Posted by: Lisa Hill | August 27, 2011

Melbourne Writers’ Festival #1

Oh dear, as a Melbourne Writers’ Festival correspondent, I have slacked off a bit today…

I made a great start: The Spouse and I were up at the crack of dawn so as to be on time for our first session, which was excellent.  We heard Ian Morris talk about his fascinating book Why the West Rules – For Now.  Morris is an eminent classicist and by exploring the patterns of human social development since its very beginnings, he shows how and why development differed in the East and West – and how we might predict the future in the context of the rise of China.  In some ways it builds on ideas about advantageous geography from Jared Diamond’s Guns, Germs and Steel, but by graphing the social development of different societies, Morris is able to identify patterns that show how geography drives social development but that social development defines what geography means.

(If that sounds a bit convoluted, I’ve probably misrepresented his argument.  Basically what he says is that it’s not Great Men and Women, or politics or religion that influence social development, its place.  One example that he gave was that for most of human history the Atlantic Ocean acted as a barrier between the old world and the new; it was only about 600 years ago that ships could cross it and expect to return.  Till then the backward parts of the world could not access development elsewhere.  But when improvements in shipping enabled trade, Atlantic crossings transformed Europe, and 19th century steamships expanded trade and the exchange of ideas further.  It was not just that products could be exported from North America, crucially, it was also that North America changed too as it became drawn into the global system).

Using an index of social development, Morris says that no matter what we do, the larger patterns of human history mean that eventually the eastern trajectory will catch up with the west, and he predicts this will happen in 2103.  (He joked about how it’s really good to have a projected date that will occur after he dies so that he doesn’t have to worry about being wrong. He was a very entertaining speaker.)  He also says that the rate of increase in social development will be huge, as much change as there has been since the end of the Ice Age.  This accelerated rate of change means that humanity will be transformed; it has to be.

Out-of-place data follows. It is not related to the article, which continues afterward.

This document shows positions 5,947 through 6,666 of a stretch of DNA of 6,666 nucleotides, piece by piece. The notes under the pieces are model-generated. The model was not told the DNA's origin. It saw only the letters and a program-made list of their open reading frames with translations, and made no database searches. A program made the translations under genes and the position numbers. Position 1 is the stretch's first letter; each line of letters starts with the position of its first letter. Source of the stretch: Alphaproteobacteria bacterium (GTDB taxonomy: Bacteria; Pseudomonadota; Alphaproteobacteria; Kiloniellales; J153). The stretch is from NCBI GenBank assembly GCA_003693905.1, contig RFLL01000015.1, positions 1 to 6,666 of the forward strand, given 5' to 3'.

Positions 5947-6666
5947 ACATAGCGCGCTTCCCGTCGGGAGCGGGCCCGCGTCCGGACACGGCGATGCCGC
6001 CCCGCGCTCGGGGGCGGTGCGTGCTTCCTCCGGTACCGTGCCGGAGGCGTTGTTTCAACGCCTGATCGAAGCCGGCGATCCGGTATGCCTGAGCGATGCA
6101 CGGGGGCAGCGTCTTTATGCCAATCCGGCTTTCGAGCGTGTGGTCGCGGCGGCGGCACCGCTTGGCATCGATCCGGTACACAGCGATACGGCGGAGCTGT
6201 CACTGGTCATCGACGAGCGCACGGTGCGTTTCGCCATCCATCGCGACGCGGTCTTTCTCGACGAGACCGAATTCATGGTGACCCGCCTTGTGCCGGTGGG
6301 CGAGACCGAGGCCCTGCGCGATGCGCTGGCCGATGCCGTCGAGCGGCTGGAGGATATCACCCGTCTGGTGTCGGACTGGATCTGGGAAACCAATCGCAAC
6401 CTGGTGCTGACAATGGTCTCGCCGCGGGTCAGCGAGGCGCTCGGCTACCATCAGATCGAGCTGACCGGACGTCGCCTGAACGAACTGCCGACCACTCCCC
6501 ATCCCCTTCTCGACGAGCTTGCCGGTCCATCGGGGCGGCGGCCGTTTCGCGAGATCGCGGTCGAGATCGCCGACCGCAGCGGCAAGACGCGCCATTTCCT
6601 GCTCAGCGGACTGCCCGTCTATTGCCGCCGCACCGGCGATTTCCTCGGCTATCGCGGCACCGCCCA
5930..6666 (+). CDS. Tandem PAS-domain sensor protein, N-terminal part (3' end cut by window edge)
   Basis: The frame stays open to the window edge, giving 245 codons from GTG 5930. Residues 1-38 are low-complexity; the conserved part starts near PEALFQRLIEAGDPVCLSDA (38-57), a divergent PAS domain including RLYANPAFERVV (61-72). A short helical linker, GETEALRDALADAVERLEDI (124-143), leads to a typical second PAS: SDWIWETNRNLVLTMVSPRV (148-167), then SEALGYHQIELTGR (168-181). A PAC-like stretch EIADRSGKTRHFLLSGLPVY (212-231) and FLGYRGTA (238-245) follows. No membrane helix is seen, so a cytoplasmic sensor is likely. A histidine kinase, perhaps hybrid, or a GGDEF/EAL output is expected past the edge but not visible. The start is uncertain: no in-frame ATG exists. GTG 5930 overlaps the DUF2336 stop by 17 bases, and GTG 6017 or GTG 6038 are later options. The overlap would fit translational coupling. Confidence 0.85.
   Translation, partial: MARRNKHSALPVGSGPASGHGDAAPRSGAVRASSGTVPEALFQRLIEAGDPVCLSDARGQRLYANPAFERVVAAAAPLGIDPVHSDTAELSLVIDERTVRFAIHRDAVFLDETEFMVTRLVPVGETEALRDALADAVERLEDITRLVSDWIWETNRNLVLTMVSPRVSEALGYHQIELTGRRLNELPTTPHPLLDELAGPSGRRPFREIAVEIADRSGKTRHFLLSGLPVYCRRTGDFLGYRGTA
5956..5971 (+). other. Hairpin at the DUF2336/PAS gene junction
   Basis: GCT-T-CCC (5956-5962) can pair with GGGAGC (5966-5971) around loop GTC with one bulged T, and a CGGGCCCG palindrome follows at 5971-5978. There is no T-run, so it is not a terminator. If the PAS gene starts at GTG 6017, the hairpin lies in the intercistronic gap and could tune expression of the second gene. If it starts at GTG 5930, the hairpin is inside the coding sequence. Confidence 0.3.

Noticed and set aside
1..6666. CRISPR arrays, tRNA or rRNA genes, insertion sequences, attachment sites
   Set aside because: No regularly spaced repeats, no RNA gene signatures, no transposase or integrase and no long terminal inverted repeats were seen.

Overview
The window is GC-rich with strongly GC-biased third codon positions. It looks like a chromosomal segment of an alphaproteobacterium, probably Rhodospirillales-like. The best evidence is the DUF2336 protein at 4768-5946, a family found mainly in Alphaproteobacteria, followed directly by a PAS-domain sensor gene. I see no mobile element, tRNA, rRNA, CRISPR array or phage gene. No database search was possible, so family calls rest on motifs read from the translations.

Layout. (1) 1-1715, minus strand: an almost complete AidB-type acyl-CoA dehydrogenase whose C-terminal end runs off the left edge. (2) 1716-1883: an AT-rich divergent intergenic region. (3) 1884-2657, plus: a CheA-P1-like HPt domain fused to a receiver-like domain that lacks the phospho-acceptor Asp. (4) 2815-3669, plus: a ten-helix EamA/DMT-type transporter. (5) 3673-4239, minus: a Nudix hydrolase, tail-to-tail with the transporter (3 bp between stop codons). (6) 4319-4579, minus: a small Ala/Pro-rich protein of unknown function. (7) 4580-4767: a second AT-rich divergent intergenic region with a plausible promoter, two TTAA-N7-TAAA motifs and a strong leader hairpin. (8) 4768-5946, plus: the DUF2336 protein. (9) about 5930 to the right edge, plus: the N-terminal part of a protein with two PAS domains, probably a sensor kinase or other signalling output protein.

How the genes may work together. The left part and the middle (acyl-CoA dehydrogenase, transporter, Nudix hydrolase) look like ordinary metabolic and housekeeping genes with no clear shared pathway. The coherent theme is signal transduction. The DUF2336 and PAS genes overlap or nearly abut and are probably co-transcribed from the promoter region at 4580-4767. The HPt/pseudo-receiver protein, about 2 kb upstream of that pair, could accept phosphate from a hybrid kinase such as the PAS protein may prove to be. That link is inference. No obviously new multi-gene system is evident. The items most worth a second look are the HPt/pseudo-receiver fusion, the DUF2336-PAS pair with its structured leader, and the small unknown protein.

Finally, and not so cheerily, he’s identified five consistent features associated with societal collapse: mass uncontrollable migration; new epidemic diseases; failure of states; mass famine and climate change.  But what’s different now, because we have nuclear weapons, is that there will be no gradual change.  The next collapse will be like no other. We’ll either experience a complete transformation, or disaster.

After that thought-provoking session, it was time for a more light-hearted MWF event, and so we set off for Movida, on the other side of the CBD…

It’s a bit of a stretch to claim as Steve Grimwade (Director of the MWF) did that because a writers’ festival should be grounded in the culture of its city that festival events should include nice lunches in splendid restaurants because Melbourne is a Foodie’s Paradise.  But there was a whole restaurant full of book-loving foodies who were happy to be there, and lunch at Movida was so nice, and the conversation with lovely people at our table so engaging, and the Tempranillo so persuasive – that … well… when it all went on a bit longer than I expected it to, I felt it would be churlish to dash out and back to Fed Square for my next session.

The Secret RiverNapoleon's DoubleAnd so *blush* I missed Kate Grenville in conversation with Chris Womersley and Tess Gerittsen, talking with Antoni Jach who wrote that wonderful under-rated novel Napoleon’s Double  (see my review).

Fortunately I was able to duck into the festival bookshop and buy an autographed copy of Sarah ThornhillSarah Thornhill, the long-awaited sequel to The Secret River – and I shall do my best to make up for this dereliction of duty by reviewing it toute suite!

My last session of the day was fascinating. Language and Politics in Indigenous Writing sounds like heavy going, but Arnold Zable was a great chair, letting the guests speak for themselves and I came away with new ideas about the importance of our indigenous languages.  As Australian readers will know, there were between 250–300  languages spoken prior to European settlement, and now all but about 20 are endangered because their speakers are dying out and young people haven’t learned them.  This means that a wealth of knowledge (such as the medicinal value of some of our native flora)  and the stories and songlines of our land are being irretrievably lost.

That Deadman Dance Kim Scott, author of the Miles Franklin winning That Deadman Dance talked about his passion for language retrieval.  In his novel he writes in the language of the coloniser (English), in a sort of creole which shows how the Noongar people could adapt languages when it suited them, and in the Noongar language.  By writing in this inclusive way, his work is inevitably political.  But writing fiction means an author can write with layered tools and ways of making meaning and he has been able to create a literary novel that isn’t trapped in a niche.  This way, his work to reclaim the Noongar language is a means of bringing his people’s stories back to their place, to consolidate cultural knowledge and (paradoxically) by sharing it, to strengthen it. (And winning prizes for his novel shines a light on this language retrieval project and will hopefully generate funding for it).